RHS Garden Bridgewater

Our team worked with the Royal Horticultural Society (RHS) to establish its fifth garden – a 150+ acre site on the outskirts of Salford on designated Green Belt land.

The new garden, RHS Garden Bridgewater, is part of a 10-year £160 million investment programme and will bring back to life the site of the former Worsley New Hall, a locally listed heritage asset. The revival of a site of this scale represents one of the largest contemporary gardening projects in Europe and one that will result in the creation of a world class horticultural visitor attraction and vibrant community resource for local people.

The extensive plans, will include the development of a new Welcome Building, demonstration and teaching allotments, a shop and café, an events and learning space, a new glasshouse and school of horticulture, and the sensitive restoration of the historic Walled Garden and its existing accompanying buildings.

Project Details

  • 60 hectare Green Belt site
  • World class visitor centre
  • One of the largest gardening projects in Europe
  • Expected visitor numbers to reach between 600-700,000 by 2029
  • Creation of 140 direct and 180 indirect jobs.

The success of the project has been made possible through a collaboration between the RHS, Peel Land and Property and Salford City Council.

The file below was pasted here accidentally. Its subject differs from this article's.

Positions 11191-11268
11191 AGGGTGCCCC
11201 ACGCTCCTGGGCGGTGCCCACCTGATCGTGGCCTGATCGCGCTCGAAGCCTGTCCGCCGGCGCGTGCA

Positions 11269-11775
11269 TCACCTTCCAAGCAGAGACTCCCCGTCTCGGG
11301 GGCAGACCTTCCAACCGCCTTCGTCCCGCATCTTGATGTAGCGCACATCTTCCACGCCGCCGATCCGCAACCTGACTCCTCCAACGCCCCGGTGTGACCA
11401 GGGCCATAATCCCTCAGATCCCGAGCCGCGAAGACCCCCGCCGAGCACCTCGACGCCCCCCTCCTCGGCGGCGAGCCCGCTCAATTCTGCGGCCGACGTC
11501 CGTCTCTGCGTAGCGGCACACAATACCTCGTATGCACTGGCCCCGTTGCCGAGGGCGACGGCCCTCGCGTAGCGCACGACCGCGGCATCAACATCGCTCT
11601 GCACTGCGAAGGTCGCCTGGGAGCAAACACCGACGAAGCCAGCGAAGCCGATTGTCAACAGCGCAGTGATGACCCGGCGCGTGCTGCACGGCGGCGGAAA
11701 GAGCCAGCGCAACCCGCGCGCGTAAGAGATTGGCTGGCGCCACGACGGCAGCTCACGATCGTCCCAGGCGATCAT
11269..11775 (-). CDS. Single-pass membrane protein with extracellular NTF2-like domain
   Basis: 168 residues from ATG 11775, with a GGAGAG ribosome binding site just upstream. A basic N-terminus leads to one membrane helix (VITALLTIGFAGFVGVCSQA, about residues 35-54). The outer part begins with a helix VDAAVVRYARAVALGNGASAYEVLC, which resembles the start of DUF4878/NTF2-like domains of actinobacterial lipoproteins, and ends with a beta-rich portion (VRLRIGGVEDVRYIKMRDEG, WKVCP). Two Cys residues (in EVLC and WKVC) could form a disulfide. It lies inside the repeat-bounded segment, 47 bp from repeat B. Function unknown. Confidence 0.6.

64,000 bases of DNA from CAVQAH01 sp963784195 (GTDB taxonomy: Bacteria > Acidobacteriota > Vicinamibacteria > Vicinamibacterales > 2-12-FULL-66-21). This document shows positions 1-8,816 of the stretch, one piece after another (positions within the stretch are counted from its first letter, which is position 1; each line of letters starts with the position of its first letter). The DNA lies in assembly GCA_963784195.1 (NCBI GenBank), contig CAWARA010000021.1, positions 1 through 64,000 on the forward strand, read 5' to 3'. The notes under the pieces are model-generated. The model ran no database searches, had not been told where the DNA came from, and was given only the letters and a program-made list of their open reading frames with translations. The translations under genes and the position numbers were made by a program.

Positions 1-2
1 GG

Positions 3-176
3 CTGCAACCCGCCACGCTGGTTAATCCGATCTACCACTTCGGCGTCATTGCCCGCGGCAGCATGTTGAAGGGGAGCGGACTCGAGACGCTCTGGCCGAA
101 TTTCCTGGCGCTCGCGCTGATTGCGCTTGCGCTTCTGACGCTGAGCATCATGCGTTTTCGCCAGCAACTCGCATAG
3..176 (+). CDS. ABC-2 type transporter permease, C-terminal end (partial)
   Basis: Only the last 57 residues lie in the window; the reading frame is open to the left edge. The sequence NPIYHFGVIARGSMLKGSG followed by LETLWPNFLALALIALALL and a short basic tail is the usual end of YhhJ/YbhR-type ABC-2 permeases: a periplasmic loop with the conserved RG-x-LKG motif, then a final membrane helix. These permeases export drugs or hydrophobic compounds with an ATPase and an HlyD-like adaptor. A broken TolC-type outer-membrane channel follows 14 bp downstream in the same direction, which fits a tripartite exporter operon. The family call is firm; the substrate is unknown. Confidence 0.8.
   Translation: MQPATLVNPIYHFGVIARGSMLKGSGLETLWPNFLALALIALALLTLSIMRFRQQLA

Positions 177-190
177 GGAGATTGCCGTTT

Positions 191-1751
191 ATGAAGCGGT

In total the facility is expected to see visitor numbers reach between 600-700,000 by 2029 and as well as the creation of 140 direct and 180 indirect jobs.

Salford City Council’s resolution meant that the planning application was referred to the Secretary of State for Communities and Local Government, who confirmed that the project was not to be called-in and was content that the decision can be made locally. After receiving the full planning permission, the Garden will be developed in phases over a 5-10 year period.

In June 2017, the project won a Manchester Architects Award, in the community category, reflecting its high quality design.

For more information click here.

Featured in: Manchester Evening News and The Guardian.

This project was designed by landscape architect Tom Stuart-Smith and Manchester architects Hodder and Partners.